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prone-;to value himself highly for having refrained from a more flagrant transgression. It is riot in the least improbable that Herod, conscious as he was that he most unjustly detained John the Baptist in prison, applauded .-.. himself with complacency, and assumed in his own estimation great credit for virtue, because he had withstood the solicitations of Herodias for his death, Have you not alto, while- aware than you have lived under 5 the habitual influence of some unchristian .temper, in the habitual indulgence of some . unchristian practice; have riot you also been .. proudly congratulating yourself on your goodness, because you have abstained from other crimes to which you were tempted? Have i not you been satisfying yourself for yielding ? to the one temptation, by reminding your '-,, conscience that you did not yield to the other? Have not you hankered after a compromise with divine justice; and meditated with complacent self-righteousness the production of a . balance of imaginary merit to countervail the , i,penalty of guilt? Thus faith the Lord of Hosts', I Consider your -ways (f). How long shall a dt' yrfekjed heart turn thee aside {g)? How long r; fl^ali it be ere thou knowest that thou art ,. igscfcbed- and miserable and poor and blind and

(J) Haggai, i. 5. (.j) Isaiah, xliv. 20> bnB naked iiaked\h)? How long shall it be ere thou understandest the curse of the law; Cursed is every. one who continueth not in all things which are written in the book of the law to do them \i)t If. example can affect you, look to that of Herod. Behold in him an illustration of the consequences entailed on perseverance in- a t single sin. In him behold a picture of that abandoned depravity, of which perseverance

ta single sin is naturally the forerunner. To toe evils which Herod had done we have ieen him adding yet this above all; that he Jhqt up John in prison (&). We haver:feen him farther advanced in the road to destruction, and taking away the Baptist's life. We 'have still to behold him surpassing all his former guilt. Behold him, a worthy defcendent of his Father, plotting the death;: of the Saviour of the world f/). Behold this murderer, when the Saviour of the World was delivered into his power by the Romans, triumphing over his captive with studied bitterness of insult; exposing him to 'the prutal scoffs of the soldiery; mocking him, and setting him at nought; and finally sending him hack tb the Roman governor arrayed, in a gorgeous robe, intended at once to throw derision upon his claim to be the Messiah,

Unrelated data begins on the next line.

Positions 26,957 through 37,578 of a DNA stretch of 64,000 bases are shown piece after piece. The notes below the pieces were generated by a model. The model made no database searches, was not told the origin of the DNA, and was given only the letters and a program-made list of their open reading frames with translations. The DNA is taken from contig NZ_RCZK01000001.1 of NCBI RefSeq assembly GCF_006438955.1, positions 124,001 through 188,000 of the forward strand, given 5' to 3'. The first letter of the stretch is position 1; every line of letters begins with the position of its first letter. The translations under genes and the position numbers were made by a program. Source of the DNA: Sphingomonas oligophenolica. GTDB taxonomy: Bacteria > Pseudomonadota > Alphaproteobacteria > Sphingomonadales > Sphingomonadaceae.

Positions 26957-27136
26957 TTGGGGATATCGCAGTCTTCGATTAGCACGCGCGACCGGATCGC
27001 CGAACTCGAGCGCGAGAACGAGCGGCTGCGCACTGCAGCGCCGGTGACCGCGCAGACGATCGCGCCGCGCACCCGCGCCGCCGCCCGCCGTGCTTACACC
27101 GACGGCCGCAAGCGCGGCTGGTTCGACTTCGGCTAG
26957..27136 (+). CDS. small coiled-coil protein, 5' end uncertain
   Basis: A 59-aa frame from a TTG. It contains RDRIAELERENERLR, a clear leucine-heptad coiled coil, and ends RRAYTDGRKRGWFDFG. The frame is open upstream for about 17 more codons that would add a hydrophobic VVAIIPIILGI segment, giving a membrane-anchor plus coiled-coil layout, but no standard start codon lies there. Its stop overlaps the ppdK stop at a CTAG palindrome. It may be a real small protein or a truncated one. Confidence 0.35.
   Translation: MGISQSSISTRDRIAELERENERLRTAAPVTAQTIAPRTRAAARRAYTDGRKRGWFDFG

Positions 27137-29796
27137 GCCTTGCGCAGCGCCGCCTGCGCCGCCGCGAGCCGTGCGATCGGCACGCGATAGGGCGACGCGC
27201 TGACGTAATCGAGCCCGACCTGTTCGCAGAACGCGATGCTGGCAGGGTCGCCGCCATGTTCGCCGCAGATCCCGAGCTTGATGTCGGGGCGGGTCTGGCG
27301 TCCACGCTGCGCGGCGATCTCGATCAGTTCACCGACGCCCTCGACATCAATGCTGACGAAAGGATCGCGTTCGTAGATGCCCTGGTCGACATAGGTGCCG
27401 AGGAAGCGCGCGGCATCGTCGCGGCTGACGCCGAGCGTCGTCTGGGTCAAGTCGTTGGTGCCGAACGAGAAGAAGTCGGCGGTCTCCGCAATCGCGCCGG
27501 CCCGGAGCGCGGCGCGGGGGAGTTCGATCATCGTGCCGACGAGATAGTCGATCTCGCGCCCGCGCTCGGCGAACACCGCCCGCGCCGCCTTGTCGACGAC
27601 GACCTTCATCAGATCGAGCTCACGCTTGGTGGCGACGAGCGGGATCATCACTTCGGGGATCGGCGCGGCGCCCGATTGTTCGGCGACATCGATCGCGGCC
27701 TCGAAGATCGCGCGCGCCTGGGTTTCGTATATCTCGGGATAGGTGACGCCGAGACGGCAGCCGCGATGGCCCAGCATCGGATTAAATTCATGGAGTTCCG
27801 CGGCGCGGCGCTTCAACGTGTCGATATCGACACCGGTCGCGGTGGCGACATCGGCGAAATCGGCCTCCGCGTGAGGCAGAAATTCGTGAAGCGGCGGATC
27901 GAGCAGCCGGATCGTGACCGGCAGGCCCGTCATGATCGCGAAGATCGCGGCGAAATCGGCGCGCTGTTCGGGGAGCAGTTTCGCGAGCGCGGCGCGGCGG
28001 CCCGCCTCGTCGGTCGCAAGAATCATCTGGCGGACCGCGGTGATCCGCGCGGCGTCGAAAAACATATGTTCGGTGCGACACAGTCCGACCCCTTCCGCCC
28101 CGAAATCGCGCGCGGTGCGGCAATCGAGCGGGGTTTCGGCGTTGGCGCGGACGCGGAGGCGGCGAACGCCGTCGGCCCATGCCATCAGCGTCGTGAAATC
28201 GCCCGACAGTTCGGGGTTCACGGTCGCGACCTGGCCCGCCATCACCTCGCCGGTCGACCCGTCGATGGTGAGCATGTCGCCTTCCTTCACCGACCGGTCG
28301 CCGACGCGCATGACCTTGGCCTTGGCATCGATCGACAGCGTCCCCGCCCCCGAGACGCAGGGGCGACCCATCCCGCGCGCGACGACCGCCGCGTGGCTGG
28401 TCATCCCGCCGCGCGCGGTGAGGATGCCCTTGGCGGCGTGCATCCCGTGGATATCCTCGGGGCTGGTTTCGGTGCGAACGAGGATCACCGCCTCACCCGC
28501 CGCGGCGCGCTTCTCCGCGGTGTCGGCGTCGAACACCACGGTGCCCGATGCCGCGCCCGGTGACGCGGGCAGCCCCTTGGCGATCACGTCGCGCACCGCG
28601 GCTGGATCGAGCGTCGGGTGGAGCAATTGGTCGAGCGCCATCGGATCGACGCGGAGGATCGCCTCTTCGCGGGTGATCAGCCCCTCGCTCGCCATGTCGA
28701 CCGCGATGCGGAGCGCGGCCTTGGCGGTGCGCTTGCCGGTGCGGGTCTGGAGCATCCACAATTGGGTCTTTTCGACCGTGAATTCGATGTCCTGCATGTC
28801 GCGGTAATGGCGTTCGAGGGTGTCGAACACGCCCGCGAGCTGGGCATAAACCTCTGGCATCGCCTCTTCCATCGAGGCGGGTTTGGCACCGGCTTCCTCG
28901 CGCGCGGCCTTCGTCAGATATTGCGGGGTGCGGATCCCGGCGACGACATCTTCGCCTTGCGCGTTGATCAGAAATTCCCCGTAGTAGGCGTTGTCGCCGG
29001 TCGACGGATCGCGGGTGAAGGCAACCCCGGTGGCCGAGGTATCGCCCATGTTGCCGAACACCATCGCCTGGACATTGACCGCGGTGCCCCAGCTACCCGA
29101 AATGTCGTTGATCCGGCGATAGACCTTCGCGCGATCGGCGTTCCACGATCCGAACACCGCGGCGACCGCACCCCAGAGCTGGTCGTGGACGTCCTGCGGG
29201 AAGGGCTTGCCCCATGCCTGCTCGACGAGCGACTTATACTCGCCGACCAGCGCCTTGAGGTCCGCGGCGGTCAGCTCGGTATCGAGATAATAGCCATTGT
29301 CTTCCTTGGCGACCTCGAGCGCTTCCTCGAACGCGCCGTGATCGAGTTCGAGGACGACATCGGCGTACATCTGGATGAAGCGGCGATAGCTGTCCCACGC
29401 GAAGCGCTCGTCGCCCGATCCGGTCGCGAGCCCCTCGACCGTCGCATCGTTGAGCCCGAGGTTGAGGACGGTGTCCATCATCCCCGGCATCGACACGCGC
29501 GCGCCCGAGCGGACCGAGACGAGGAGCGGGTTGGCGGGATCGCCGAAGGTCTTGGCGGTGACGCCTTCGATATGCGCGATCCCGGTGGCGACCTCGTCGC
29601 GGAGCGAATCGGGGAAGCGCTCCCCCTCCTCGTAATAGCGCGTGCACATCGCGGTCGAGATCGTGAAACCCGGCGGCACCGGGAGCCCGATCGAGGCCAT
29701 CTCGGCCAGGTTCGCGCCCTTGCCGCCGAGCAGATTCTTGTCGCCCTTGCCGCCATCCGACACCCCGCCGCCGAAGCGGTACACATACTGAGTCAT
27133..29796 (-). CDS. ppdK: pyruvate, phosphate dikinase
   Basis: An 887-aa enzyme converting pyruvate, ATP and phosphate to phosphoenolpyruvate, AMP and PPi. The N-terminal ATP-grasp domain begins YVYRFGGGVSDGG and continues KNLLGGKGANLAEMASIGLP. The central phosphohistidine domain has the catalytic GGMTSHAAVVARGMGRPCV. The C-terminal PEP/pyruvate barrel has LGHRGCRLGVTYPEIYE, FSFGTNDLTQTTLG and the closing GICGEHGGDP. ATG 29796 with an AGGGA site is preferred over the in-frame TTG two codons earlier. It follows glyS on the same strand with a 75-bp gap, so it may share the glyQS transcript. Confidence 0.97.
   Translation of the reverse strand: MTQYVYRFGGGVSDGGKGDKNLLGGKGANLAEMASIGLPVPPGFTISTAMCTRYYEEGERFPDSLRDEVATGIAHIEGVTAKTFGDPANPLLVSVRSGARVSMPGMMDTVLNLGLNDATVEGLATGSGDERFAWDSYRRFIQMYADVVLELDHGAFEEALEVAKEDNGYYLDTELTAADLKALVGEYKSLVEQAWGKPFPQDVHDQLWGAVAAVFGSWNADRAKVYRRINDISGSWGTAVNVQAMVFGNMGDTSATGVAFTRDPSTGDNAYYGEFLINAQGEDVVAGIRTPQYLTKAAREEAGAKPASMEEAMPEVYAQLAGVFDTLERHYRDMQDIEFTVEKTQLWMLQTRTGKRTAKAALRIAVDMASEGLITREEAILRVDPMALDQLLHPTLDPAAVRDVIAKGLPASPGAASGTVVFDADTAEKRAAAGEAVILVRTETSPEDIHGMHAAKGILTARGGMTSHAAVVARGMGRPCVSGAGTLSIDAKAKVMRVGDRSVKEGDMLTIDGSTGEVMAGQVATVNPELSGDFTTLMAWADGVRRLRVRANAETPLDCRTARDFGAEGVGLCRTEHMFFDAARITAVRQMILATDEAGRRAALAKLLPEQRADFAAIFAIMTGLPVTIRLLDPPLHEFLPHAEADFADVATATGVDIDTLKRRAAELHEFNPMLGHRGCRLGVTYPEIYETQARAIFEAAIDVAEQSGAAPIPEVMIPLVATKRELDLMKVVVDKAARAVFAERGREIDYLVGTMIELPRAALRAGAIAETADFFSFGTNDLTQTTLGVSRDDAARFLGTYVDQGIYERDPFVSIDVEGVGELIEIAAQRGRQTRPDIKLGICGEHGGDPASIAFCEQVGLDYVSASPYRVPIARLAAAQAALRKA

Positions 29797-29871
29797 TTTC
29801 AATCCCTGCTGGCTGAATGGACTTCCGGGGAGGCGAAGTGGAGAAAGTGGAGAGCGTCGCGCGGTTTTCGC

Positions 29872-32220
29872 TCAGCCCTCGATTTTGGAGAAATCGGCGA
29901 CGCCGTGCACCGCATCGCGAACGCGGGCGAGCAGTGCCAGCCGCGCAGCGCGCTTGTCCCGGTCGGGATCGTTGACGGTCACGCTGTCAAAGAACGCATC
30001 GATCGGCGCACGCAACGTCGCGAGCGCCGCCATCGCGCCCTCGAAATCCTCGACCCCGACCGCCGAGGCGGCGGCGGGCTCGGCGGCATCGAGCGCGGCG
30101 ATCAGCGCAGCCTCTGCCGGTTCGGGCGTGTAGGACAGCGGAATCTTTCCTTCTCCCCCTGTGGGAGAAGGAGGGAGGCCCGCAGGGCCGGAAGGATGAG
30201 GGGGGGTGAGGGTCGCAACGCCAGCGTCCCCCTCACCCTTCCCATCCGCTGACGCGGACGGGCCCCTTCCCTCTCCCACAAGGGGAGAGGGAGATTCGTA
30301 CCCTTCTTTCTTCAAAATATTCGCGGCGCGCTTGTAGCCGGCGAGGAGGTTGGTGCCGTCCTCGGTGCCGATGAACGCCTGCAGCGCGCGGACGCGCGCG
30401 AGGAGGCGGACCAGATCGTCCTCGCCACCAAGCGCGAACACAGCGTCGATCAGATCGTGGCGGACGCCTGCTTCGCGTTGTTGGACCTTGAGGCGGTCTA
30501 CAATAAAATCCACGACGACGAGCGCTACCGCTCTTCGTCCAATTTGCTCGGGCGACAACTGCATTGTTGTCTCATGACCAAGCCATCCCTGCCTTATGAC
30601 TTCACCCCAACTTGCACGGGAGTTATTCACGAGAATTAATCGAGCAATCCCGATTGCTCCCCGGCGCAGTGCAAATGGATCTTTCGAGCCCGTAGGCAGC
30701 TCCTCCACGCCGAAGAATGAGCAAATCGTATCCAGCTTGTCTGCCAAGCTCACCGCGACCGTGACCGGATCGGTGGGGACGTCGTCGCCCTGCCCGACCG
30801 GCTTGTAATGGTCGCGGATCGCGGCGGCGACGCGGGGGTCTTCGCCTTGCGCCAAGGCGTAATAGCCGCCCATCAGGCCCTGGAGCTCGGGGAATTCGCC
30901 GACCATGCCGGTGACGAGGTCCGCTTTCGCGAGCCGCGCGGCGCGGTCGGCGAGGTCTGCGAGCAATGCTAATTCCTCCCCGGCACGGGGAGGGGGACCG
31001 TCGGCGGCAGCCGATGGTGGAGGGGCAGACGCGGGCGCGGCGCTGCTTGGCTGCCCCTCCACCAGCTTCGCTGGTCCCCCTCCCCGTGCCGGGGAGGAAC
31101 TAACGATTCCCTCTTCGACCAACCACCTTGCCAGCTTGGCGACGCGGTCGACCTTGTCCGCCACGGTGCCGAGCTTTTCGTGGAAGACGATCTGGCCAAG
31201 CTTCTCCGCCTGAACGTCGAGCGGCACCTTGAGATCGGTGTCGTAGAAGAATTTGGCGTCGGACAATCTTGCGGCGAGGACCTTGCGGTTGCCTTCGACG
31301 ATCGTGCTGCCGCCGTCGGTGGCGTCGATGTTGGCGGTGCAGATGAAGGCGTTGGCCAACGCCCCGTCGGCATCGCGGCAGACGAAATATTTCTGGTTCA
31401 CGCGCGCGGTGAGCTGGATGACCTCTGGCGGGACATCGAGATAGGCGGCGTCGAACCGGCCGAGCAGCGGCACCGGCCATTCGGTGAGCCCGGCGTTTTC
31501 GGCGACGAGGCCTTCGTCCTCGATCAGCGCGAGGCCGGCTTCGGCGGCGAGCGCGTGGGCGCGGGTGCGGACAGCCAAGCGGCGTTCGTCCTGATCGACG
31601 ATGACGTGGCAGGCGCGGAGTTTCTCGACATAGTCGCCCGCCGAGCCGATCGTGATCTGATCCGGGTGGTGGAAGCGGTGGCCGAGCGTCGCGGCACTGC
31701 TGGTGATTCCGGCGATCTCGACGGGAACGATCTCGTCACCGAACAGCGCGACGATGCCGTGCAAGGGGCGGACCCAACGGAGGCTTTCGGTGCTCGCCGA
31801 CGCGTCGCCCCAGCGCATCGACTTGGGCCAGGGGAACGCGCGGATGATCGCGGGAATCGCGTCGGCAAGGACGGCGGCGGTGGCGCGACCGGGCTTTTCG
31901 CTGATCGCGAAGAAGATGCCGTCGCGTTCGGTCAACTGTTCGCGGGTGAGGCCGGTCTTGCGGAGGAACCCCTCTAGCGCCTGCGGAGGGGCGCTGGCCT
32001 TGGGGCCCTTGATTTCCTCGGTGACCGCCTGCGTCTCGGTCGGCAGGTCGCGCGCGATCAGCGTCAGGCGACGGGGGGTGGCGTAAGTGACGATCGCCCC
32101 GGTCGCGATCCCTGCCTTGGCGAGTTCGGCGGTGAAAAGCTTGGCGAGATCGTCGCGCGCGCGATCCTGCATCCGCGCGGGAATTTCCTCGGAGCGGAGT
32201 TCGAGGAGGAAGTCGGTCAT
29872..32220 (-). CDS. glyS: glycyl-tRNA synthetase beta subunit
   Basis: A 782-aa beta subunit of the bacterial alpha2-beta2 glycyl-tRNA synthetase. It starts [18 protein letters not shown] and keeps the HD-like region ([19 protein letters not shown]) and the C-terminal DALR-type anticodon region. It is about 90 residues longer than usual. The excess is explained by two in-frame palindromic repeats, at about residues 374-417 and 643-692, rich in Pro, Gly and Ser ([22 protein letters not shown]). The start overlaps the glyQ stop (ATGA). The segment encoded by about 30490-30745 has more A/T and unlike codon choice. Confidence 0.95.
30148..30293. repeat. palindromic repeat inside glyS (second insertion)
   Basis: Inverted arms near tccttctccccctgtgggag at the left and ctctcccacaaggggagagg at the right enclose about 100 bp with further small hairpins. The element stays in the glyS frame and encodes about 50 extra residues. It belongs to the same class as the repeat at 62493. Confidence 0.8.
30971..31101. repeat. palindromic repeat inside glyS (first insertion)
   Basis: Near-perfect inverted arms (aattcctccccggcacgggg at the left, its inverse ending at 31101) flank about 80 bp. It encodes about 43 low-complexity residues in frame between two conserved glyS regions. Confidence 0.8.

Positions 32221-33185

(A) Rev. iii. 17. (») Gal. iii. 10. (i) Luke, iii. 19, io.

;*»« U3 and

iffit§i'<k treifdn agaf nft'Csefar (m). Is these

^h Hero^ias whom you wilt not put aWar^?

31tet "suitably temptations arise i and guilt equal

ic&tftaf-'bV Herod ma-y become yowsV If we

fin Adlfully after thai we have received the

ffiiftibledgc' df "the truth, there remaintth no

Jinoref&crifce'for fits; but a certain looking for

&f judgement, and fiery indignation. If he

tybal despised the law of Moses died 'without

-jnercy: of Bow much sorer punishment shall he/

ty'e thought worthy, who hath trodden under

"fvot-ifre Sonif'Cod, and hath counted the blood

of the Covenant wherewith he was fanidifiedan

unholy thing, and hath done despite unto the

Spirit of grace (7/)?

I would leave on the recollection of the

careless sinner one additional truth, to which

Herod, could his voice reach our ears, would

bear witness. It is possible for you to refigP

yourself to habitual wickedness, until your

hardened heart lose all sense of its- enormity.

It is possible for you to add crime to crime,

..until you entirely forget numbers which you

have committed. But an hour when they

.shall be remembered is approaching. The

guilty deed is not deadT but fleepeth.. When

you are laid on your death-bed, all your

(«) Luke, xiii. 6. 12. Acts, iv. 27, 28. («) Hebr. x-26—29*

i - 14 crimes

crimes shall return to life; and as the sup: posed revival of John the Baptist, dismayed the king who had, murdered him, shall rack your soul with horrors, known, only to the finful wretch when he trembles on the brink of the grave, and shrinks from the prospe:

of damnation. May, your heart be renewes by the Holy Spirit; May you fly without delay to Christ. May, you surrender yourself to Him without reserve. By His blessed atonement may you be rendered acceptable to God. May your last hours be cheered by scriptural hopes of entering through His me

rits into everlasting glory ! . . . . . . - - so - yo . * go * * **, *, . . . . . . ; f r to * * * * ... or k o * * - r f * , o to O t * * -----* 79, wo . . . . -- * * to o, * 3 & • o * o . . . ." *

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He hath shewed thee, O Man, what is good ...And what doth the Lord require of thee, but

to do justly, and to love Mercy, and to walk

humbly with thy God &

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N urging upon men their various obligations as servants of the Most High, the Holy Scriptures have recourse in different places to a diversity of arrangement. “Most commonly, they press upon us in the first instance that supreme and affectionate faith towards God and Christ, which is the foundation of every Christian virtue; and then pro ceed to inculcate those pure principles, those holy tempers, and those good works, which - - - - -- genuine

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